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What the Government Purchases Multiplier Actually Multiplied in the 2009 Stimulus Package

In: Government Policies and the Delayed Economic Recovery

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  • John F. Cogan
  • John B. Taylor

Abstract

Much of the recent economic debate about the impact of stimulus packages has focused on the size of the crucial government purchases multiplier. But equally crucial is the size of the government purchases multiplicand—the change in government purchases of goods and services that the multiplier actually multiplies. Using new data from the Bureau of Economic Analysis and considering developments at both the federal and the state and local level, we find that the government purchases multiplicand through the 2nd quarter of 2010 has been only 2 percent of the $862 billion American Recovery and Reinvestment Act (ARRA) of 2009. This increase in government purchases has occurred mainly at the federal level. While states and localities received substantial grants under ARRA, state and local governments have not increased their purchases of goods and services. Instead they reduced borrowing and increased transfer payments. These findings explain why, regardless of the size of a government purchases multiplier, changes in government purchases have had no material effect on the growth of GDP since the time ARRA was enacted. The implication is not that ARRA has been too small, but rather that it failed to increase government consumption expenditures and infrastructure spending as many had predicted from such a large package. A consideration of the counterfactual event that there had not been an ARRA supports the hypothesis that state and local government borrowing would have been higher and purchases would have been about the same in the absence of ARRA.

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This chapter was published in:

  • Lee E. Ohanian & John B. Taylor & Ian J. Wright (ed.), 2012. "Government Policies and the Delayed Economic Recovery," Books, Hoover Institution, Stanford University, number 6.
    This item is provided by Hoover Institution, Stanford University in its series Book Chapters with number 6-5.

    Handle: RePEc:hoo:bookch:6-5

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    Please report citation or reference errors to , or , if you are the registered author of the cited work, log in to your RePEc Author Service profile, click on "citations" and make appropriate adjustments.:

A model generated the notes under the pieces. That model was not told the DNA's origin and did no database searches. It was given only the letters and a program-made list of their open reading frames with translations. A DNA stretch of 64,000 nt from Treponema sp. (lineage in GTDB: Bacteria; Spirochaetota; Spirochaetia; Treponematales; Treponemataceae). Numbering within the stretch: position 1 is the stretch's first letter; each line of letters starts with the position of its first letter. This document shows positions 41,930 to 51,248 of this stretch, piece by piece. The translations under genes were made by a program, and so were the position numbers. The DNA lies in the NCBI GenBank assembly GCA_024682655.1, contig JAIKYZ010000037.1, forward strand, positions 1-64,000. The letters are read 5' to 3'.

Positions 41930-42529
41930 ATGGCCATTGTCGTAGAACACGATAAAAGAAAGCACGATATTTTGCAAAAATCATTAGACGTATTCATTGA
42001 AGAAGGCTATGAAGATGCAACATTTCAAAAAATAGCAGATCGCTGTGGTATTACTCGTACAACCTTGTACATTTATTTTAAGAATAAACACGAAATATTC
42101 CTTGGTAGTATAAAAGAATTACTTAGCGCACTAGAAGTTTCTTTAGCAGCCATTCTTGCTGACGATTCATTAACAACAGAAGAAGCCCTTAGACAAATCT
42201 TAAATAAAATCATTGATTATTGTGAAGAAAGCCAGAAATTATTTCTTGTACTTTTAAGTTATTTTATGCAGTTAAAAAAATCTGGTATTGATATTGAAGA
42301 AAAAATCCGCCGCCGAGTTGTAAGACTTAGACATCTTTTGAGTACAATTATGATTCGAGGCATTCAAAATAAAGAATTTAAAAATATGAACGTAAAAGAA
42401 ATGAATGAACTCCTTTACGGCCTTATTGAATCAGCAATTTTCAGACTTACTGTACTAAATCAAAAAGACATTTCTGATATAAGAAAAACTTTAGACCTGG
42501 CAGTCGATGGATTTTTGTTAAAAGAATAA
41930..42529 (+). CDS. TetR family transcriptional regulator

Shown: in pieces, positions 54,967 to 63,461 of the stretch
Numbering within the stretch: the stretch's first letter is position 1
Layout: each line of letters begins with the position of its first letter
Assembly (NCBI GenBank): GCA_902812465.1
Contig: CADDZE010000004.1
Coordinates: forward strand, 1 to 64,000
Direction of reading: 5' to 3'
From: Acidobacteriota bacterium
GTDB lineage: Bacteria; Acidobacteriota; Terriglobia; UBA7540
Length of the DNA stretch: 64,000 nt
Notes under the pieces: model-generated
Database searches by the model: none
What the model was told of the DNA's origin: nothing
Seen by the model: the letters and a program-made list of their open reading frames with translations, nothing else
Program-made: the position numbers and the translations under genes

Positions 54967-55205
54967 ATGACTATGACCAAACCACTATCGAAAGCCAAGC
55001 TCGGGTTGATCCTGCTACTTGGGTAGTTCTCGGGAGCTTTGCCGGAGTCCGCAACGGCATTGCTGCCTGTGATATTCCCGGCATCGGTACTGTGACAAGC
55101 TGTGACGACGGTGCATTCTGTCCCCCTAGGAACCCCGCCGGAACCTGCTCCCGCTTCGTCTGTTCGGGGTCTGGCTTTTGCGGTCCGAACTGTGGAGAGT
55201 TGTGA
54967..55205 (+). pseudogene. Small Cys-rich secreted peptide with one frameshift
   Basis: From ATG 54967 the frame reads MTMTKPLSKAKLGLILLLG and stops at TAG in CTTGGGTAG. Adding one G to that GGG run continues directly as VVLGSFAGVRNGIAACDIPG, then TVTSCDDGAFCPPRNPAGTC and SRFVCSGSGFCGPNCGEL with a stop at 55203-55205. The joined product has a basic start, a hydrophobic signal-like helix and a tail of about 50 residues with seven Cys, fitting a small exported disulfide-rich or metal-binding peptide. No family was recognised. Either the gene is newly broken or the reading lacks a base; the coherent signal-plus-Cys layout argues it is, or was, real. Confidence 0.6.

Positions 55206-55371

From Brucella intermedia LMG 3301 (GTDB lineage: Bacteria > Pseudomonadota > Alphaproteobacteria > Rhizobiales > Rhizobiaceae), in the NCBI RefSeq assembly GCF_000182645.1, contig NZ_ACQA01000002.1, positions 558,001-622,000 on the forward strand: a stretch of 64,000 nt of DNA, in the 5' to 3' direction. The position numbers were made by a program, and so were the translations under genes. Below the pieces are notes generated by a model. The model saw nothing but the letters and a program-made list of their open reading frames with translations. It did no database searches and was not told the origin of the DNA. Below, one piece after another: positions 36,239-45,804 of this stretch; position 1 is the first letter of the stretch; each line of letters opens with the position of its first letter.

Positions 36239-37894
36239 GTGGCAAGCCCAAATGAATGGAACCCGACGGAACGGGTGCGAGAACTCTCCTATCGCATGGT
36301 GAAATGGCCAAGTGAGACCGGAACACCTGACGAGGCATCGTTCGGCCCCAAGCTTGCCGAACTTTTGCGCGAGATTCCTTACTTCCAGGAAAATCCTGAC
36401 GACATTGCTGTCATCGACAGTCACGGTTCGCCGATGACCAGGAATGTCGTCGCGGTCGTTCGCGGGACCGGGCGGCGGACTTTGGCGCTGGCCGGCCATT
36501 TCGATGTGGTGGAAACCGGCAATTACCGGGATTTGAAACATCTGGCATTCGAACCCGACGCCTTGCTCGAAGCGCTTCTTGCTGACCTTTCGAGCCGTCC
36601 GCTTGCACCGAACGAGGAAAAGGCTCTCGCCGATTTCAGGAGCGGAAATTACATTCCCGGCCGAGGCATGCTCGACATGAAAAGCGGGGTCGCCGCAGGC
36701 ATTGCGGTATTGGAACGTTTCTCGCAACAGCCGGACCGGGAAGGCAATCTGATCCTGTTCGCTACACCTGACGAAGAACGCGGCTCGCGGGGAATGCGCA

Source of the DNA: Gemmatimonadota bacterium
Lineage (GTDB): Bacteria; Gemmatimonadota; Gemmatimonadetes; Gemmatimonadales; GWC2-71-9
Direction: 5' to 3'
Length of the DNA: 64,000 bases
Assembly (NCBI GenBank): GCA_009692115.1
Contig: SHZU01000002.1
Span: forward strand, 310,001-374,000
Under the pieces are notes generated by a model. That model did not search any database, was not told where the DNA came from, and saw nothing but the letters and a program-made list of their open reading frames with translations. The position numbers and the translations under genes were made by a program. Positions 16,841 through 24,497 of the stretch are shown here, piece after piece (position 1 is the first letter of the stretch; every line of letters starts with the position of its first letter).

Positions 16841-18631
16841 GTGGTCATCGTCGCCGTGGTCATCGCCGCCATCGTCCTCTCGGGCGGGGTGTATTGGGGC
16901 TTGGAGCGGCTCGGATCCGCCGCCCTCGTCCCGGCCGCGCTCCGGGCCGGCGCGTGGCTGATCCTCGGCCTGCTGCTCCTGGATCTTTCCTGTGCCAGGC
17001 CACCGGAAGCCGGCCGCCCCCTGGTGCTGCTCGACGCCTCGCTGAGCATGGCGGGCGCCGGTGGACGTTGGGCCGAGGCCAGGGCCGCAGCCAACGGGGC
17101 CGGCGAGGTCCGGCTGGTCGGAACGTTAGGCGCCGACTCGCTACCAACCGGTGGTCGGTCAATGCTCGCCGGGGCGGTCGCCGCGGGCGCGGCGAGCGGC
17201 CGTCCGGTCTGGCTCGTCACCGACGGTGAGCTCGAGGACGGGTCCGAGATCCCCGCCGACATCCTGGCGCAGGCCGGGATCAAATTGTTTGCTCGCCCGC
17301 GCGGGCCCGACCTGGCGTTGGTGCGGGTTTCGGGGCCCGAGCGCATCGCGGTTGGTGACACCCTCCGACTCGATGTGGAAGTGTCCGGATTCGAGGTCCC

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    1. John Cogan & Tobias Cwik & John Taylor & Volker Wieland, 2009. "New Keynesian Versus Old Keynesian Government Spending Multipliers," Discussion Papers 08-030, Stanford Institute for Economic Policy Research.
    2. Gauti B. Eggertsson, 2011. "What Fiscal Policy is Effective at Zero Interest Rates?," NBER Chapters, in: NBER Macroeconomics Annual 2010, Volume 25, pages 59-112 National Bureau of Economic Research, Inc.
    3. Robert E. Hall, 2009. "By How Much Does GDP Rise if the Government Buys More Output?," NBER Working Papers 15496, National Bureau of Economic Research, Inc.
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    Cited by:
    1. Byron Gangnes, 2010. "The Employment Effects of Fiscal Policy: How Costly are ARRA Jobs?," Working Papers 2010-16, University of Hawaii Economic Research Organization, University of Hawaii at Manoa.
    2. Cwik, Tobias & Wieland, Volker, 2010. "Keynesian government spending multipliers and spillovers in the euro area," Working Paper Series 1267, European Central Bank.
    3. Sylvain Leduc & Daniel Wilson, 2013. "Are state governments roadblocks to federal stimulus? Evidence from highway grants in the 2009 Recovery Act," Working Paper Series 2013-16, Federal Reserve Bank of San Francisco.
    4. Oh, Hyunseung & Reis, Ricardo, 2011. "Targeted transfers and the fiscal response to the great recession," CEPR Discussion Papers 8239, C.E.P.R. Discussion Papers.
    5. Sylvain Leduc & Daniel Wilson, 2012. "Roads to prosperity or bridges to nowhere? theory and evidence on the impact of public infrastructure investment," Working Paper Series 2012-04, Federal Reserve Bank of San Francisco.
    6. William Dupor, 2013. "Creating jobs via the 2009 recovery act: state medicaid grants compared to broadly-directed spending," Working Papers 2013-035, Federal Reserve Bank of St. Louis.

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